Prescribed interest rate: no good reason why s143(2) of the LRA and the Prescribed Rate of Interest Act 55 of 1975 should not apply and interest ordered to be paid from date of the arbitration award


Billion Group (Pty) Ltd v Mosheshe (JA64/2016) [2017] ZALAC 72 (21 November 2017).  Disallowed employer’s appeal and upheld order of Olivier AJ in the labour court


Kate Savage AJA (Waglay JP and Sutherland JA concurring)



Discussion by GilesFiles
Court summary

Employee employed on a six-month fixed term contract. Dismissal for poor work performance found by CCMA to be procedurally and substantively unfair, with employee awarded four months’ compensation.

On review the Labour Court found the dismissal substantively fair but procedurally unfair and ordered the employer to pay the employee two and a half months’ compensation, being the remainder of the fixed term contract, with interest from the date on which judgment was reserved.

Leave to appeal granted against the quantum of compensation and interest orders only.

On appeal held that Labour Court did not err, save for that interest should properly have been ordered from the earlier date on which the arbitration award issued. Compensation order upheld. Appeal dismissed with costs.

Related legislation
Quotations from judgment


[13] The Labour Court or an arbitrator appointed in terms of the LRA may, in terms of s193(1) of the LRA, where a dismissal is found to be unfair, order reinstatement, re-employment or the payment of compensation to the employee. Reinstatement “must” be awarded in terms of s193(2) where a dismissal is found unfair unless what have been termed the “non-reinstatable conditions” set out in s193(2) are present. Of these “non-reinstatable” conditions include in terms of s193(2)(d) that “the dismissal is unfair only because the employer did not follow a fair procedure”.[14] In the award of compensation for procedural unfairness in terms of s194(1):

‘(1) The compensation…must be just and equitable in all the circumstances, but may not be more than the equivalent of 12 months’ remuneration calculated at the employee’s rate of remuneration on the date of dismissal.’

[15] The power to award a remedy under s193 is one to be exercised judicially,[4] having regard to underlying considerations of fairness to both parties.[5] This provision does not introduce an onus but requires the Court or arbitrator to take into account any relevant factors which apply to the determination.[6] It follows that on review the Labour Court was required to consider whether the commissioner in the exercise of his discretion in terms of s 193(1)(c) to award compensation to the employee took into account such relevant factors and circumstances. Having found the dismissal of the employee procedurally unfair, the commissioner exercised a wide discretion under s193(1)(c) to award compensation to the employee. In its review of that decision, the Labour Court had regard to the nature of the procedural unfairness committed and the impact of that unfairness in the resultant prejudice caused to the employee. This was clearly the basis on which the Court a quo found that the commissioner’s decision to award compensation could not be faulted. The fact that as much is not stated in express terms in the judgment a quo matters not when the Court detailed in critical terms the nature of the unfairness committed and its consequences for the employee.[16] Turning to the quantum of the compensation ordered, the Labour Court properly had regard to the fact that while the employee had only sought that he be paid out until the end of his fixed term contract, the commissioner awarded compensation of four months. While it is so that compensation for procedural unfairness amounts to a solatium for the unfairness committed, the Court cannot be faulted for finding that it was neither just nor equitable to grant relief both beyond the period sought by the employee and in excess of the period which remained on his fixed term contract. Having found as much, neither the employee’s entitlement to cross-appeal without leave nor the merits of such cross-appeal require consideration in this appeal.[17] As to the interest ordered by the Labour Court, s143(2) provides that a money order contained in an arbitration award “earns interest from the date of the award…unless the award provides otherwise.” Section 2(1) of the Prescribed Rate of Interest Act 55 of 1975 states:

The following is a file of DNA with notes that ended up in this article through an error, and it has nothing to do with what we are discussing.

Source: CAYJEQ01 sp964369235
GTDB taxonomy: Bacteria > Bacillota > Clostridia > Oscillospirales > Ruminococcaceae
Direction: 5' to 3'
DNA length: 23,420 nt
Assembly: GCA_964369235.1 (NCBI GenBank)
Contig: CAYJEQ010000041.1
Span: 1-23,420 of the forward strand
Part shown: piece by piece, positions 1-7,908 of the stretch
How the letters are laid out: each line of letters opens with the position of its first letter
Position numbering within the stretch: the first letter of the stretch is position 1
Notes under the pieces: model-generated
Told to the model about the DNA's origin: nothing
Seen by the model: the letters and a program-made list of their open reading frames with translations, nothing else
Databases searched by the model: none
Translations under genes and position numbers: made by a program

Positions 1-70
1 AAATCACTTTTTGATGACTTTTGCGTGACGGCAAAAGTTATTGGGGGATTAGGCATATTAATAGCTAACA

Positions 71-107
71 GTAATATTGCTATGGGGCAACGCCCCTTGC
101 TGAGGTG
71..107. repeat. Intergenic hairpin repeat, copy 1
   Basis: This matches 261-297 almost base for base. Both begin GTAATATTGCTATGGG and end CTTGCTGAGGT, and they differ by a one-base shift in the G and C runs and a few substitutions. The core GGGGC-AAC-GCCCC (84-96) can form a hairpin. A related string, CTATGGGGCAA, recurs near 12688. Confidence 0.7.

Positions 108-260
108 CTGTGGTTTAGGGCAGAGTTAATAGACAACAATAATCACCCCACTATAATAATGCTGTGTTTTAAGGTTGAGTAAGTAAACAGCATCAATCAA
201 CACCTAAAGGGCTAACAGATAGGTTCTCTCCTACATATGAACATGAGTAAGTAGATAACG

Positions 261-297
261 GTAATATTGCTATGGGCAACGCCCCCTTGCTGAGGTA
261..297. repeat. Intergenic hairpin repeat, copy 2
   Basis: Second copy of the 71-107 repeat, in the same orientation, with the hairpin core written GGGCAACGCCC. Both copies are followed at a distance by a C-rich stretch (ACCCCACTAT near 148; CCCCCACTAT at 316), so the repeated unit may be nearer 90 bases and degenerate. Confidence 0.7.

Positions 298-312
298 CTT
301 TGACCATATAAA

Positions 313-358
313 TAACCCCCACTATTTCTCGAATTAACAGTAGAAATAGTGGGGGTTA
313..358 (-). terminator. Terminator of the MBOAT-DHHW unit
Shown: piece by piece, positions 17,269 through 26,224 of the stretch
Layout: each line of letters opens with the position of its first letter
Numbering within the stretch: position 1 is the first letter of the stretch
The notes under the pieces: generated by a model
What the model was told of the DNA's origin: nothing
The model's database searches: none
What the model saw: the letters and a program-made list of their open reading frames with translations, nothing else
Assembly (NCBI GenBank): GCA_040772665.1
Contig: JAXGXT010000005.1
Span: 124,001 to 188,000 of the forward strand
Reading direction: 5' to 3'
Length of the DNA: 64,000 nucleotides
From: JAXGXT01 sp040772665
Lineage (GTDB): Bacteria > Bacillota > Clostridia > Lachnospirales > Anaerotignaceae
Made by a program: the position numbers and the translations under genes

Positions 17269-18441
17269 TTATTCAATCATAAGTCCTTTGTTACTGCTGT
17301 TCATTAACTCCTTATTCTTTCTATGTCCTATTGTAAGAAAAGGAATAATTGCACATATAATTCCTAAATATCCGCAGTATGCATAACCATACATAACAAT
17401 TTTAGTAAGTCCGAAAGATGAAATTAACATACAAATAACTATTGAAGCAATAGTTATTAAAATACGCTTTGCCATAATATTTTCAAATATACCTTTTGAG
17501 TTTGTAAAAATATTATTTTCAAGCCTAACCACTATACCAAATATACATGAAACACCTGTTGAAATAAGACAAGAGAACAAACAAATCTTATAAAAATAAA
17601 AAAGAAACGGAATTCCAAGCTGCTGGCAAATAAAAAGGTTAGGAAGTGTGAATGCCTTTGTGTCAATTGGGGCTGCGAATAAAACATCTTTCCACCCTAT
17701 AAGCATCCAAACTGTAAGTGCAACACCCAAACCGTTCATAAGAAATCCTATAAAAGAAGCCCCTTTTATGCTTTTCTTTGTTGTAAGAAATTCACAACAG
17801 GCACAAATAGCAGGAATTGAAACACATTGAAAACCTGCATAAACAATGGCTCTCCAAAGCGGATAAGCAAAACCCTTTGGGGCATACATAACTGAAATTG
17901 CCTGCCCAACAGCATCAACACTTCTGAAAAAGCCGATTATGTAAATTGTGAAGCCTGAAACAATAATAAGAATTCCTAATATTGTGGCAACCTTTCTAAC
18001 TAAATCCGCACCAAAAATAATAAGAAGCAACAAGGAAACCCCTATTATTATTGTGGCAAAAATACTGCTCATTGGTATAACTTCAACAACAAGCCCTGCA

‘(1) Every judgment debt which, but for the provisions of this subsection, would not bear any interest after the date of the judgment or order by virtue of which it is due, shall bear interest from the day on which such judgment debt is payable, unless that judgment or order provides otherwise.’

[18] S2A(5) provides that:

‘(5) Notwithstanding the provisions of this Act but subject to any other law or an agreement between the parties, a court of law, or an arbitrator or an arbitration tribunal may make such order as appears just in respect of the payment of interest on an unliquidated debt, the rate at which interest shall accrue and the date from which interest shall run.’

[19] While there was no bar on the Labour Court ordering interest to be paid from the date on which judgment was reserved, I see no reason in this appeal as to why the terms of s143(2) should not be applied and interest ordered to be paid from date of the arbitration award in this matter. In conclusion, it must be noted that the conduct of the appellant’s attorney, Dr Ebersohn, at the disciplinary hearings held, which was correctly criticised by the Labour Court in its judgment, was unacceptable and unprofessional.[20] There is no reason in law or fairness as to why the appellant should not be ordered to pay the costs of this appeal.

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